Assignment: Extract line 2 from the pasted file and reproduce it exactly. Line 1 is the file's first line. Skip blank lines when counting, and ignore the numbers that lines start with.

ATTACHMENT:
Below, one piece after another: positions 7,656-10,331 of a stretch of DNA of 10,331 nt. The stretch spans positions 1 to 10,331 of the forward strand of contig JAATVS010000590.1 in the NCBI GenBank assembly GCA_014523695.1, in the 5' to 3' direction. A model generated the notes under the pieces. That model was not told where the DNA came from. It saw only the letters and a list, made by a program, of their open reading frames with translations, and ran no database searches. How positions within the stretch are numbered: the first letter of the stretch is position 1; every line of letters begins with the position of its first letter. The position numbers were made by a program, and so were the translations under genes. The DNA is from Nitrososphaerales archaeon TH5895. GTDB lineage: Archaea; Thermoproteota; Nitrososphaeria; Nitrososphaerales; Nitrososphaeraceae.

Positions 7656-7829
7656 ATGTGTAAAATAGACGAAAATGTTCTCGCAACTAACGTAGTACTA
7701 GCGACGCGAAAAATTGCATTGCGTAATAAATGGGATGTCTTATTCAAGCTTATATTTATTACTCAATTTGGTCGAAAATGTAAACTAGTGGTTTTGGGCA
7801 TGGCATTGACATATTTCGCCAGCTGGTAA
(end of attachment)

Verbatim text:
Positions 7656-7829